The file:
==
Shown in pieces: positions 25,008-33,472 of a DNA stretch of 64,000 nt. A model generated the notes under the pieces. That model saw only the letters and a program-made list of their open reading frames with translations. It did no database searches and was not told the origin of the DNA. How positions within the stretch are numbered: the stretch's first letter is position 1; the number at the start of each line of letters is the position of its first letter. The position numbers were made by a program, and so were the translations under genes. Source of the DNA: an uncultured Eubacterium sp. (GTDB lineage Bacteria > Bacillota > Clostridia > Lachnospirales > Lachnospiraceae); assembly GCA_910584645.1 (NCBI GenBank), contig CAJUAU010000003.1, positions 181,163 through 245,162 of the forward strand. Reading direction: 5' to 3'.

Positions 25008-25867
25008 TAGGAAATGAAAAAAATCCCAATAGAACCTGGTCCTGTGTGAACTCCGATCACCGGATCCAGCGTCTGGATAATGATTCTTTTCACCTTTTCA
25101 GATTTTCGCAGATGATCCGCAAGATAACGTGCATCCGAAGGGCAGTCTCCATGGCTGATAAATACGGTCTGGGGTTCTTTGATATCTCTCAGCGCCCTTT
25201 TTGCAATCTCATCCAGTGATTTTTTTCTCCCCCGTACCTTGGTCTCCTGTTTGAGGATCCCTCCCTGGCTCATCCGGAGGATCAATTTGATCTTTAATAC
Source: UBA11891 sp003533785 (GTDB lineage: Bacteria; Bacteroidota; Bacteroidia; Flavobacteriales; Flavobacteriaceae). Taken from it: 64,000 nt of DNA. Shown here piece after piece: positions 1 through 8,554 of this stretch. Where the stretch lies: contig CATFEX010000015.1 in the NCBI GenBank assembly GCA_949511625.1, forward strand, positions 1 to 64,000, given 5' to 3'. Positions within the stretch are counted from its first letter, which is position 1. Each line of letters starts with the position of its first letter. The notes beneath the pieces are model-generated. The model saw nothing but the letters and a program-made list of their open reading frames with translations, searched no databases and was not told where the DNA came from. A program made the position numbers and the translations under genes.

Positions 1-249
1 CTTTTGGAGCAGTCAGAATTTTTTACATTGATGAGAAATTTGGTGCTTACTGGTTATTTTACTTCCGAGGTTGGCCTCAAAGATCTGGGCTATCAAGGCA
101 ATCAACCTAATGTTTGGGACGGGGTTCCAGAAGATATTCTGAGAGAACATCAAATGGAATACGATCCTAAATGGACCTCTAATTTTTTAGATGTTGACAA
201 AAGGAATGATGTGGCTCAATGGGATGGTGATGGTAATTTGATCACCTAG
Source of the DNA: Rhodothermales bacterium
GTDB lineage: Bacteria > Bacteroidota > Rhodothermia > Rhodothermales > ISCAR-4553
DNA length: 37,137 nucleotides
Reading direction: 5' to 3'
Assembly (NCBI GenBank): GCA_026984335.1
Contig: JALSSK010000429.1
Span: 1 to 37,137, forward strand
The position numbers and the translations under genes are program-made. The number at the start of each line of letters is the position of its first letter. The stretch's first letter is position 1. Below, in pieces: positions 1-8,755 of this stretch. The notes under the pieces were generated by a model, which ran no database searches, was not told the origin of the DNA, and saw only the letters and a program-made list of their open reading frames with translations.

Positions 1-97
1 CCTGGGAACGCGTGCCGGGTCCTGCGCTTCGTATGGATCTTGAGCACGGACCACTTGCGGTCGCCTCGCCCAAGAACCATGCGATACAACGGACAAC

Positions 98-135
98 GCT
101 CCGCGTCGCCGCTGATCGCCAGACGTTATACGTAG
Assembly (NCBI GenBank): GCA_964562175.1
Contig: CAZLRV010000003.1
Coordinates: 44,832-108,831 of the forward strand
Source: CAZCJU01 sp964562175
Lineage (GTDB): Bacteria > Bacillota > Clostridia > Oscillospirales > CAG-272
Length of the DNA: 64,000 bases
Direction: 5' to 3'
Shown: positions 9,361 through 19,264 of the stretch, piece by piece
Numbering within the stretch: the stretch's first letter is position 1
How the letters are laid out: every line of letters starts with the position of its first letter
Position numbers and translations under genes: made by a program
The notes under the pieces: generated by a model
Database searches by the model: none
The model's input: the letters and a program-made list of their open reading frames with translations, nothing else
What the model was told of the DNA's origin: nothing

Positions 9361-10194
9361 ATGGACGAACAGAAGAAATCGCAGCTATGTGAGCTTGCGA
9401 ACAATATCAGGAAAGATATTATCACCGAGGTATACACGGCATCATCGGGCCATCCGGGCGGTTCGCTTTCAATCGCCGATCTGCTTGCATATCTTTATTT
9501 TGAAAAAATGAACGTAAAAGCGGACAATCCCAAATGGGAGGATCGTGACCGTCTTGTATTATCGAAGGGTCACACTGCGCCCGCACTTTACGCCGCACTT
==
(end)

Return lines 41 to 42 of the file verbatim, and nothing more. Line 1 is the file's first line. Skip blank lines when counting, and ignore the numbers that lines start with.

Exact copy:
9401 ACAATATCAGGAAAGATATTATCACCGAGGTATACACGGCATCATCGGGCCATCCGGGCGGTTCGCTTTCAATCGCCGATCTGCTTGCATATCTTTATTT
9501 TGAAAAAATGAACGTAAAAGCGGACAATCCCAAATGGGAGGATCGTGACCGTCTTGTATTATCGAAGGGTCACACTGCGCCCGCACTTTACGCCGCACTT